"The sacred place where life begins"
Inside The Endangered Arctic Refuge
by Peter Matthiessen|New York Review of Books
October 19, 2006
Wild northern Alaska is one of the last places on earth where a human being can kneel down and drink from a wild stream without being measurably more poisoned or polluted than before; its heart and essence is the Arctic National Wildlife Refuge (ANWR) in the remote northeast corner of the state, the earth's last sanctuary of the great Ice Age fauna that includes all three North American bears, gray wolves and wolverines, musk ox, moose, and, in the summer, the Porcupine River herd of caribou, 120,000 strong. Everywhere fly sandhill cranes and seabirds, myriad waterfowl and shorebirds, eagles, hawks, owls, shrikes and larks and longspurs, as well as a sprinkling of far-flung birds that migrate to the Arctic slope to breed and nest from every continent on earth. Yet we Americans, its caretakers, are still debating whether or not to destroy this precious place by turning it over to the oil industry for development.
A wildlife sanctuary in northeast Alaska had already been established when, in 1968, an oil-bearing geological formation called the Barrow Arch with exceptionally promising strata was discovered at Prudhoe Bay, an obscure location on the Beaufort Sea on Alaska's north coast. In 1977, with the completion of the Trans-Alaska Pipeline System (TAPS), the first oil flowed from Prudhoe over the mountains of the Brooks Range to Port Valdez, eight hundred miles to the south.
Three years later, in 1980, Congress more than doubled the size of the sanctuary with the creation of the Arctic National Wildlife Refuge in a huge wilderness directly east of the pipeline. Most of the 19.6 million acres permanently set aside for wildlife protection were steep rocky mountains uninhabitable by large creatures other than the white Dall mountain sheep. The one great wildlife region inside the refuge was the flat coastal plain between the Brooks Range foothills and the Beaufort Sea.
Even so, the refuge legislation might not have passed without concessions to Big Oil's lobbyists and aides, deeply embedded in Congress and the White House. The most significant concession was Section 1002 of the enabling legislation, which provided for later assessment of fossil fuel potential in the 1.5-million-acre region of the refuge's coastal plain nearest to Prudhoe, followed by a congressional decision on whether oil leasing and drilling would be approved there. Thus when one speaks of the ANWR dispute, one is implicitly referring to the 1002—or "Ten-Oh-Two"—as the contested area, somehow diminished by a numbered designation, is widely known today. How sad that this land, so vital to the native Gwich'in and Inupiat peoples, should be the center of what has become the longest and most acrimonious environmental fight in American history.
On March 16 of this year, as it has attempted to do many times since 1980, the US Senate authorized energy companies to drill in the Wildlife Refuge; since then, the House has passed similar legislation. During the August recess, Republican leaders across the country claimed to voters that exploiting the refuge will solve the problem of the nation's dependence on imported oil and reduce the high price of fuel. Should the two chambers reconcile their differences in this congressional session, our rarest and most precious wilderness may be lost for good. Despite all the oil industry's talk about "safe drilling" with environmental safeguards (less than credible at a time when, at corporate behest, a primitively pro-business administration is dismantling many decades' worth of hard-won protections), mining fossil fuels from a fragile, treeless plain will permanently deface, contaminate, and gut it, while accomplishing almost nothing to offset the so-called oil crisis.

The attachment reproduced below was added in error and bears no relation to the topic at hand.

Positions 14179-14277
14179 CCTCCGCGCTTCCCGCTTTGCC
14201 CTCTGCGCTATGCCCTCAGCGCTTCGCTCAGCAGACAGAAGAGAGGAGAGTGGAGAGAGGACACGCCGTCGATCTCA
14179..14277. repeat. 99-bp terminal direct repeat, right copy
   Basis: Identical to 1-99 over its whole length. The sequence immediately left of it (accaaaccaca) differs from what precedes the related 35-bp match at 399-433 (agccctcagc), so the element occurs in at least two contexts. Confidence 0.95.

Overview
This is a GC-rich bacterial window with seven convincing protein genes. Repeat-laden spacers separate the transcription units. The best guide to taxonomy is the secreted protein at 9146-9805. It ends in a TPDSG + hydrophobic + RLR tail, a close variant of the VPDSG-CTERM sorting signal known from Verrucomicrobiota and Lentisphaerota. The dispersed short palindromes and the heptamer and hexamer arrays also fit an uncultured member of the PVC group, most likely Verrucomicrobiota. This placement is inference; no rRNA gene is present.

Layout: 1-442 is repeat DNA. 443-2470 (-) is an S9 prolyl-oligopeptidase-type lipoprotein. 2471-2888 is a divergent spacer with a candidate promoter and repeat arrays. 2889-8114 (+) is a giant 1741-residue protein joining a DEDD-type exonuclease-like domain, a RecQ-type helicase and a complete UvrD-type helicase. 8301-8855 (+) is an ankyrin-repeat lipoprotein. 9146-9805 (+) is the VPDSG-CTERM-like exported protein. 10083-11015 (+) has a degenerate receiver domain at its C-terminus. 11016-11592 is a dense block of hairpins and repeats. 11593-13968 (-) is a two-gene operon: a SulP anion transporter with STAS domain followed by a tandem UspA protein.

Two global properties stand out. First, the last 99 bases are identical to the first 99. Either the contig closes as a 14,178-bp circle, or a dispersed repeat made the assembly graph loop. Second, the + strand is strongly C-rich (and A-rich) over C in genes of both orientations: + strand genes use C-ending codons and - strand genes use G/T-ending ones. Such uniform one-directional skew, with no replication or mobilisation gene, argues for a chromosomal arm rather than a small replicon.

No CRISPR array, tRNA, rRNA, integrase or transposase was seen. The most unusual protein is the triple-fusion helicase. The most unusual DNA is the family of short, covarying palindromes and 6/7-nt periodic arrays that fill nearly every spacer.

Even if Congress should succeed today in bestowing the refuge on the corporations, the first leases could not be issued before 2008, after seismic exploration, test wells, permits, and the truncated Environmental Impact Statement (EIS) required for the lease sale are completed. Next would come seven more years of construction of hundreds of miles of roads and pipelines and hundreds of acres of infrastructure, from flow stations to cesspools—all this to be done during eight or nine dark months of ice and blizzard, followed by a brief summer season when roads and installations sink and shift in the endless swamps of water-logged tundra.
Not before 2015 could the oil extracted from the Wildlife Refuge affect energy supplies, and even then it would represent an inconsequential fraction of our gluttonous US consumption. (A Department of Energy report of September 2005 predicted that ANWR oil production, peaking in 2025, would slash the gas price at the pump by no more than one penny per gallon.) As most of our legislators know well, to flog this questionable source as a solution to our wasteful habits is not only dishonest but a long-term disservice to the nation.
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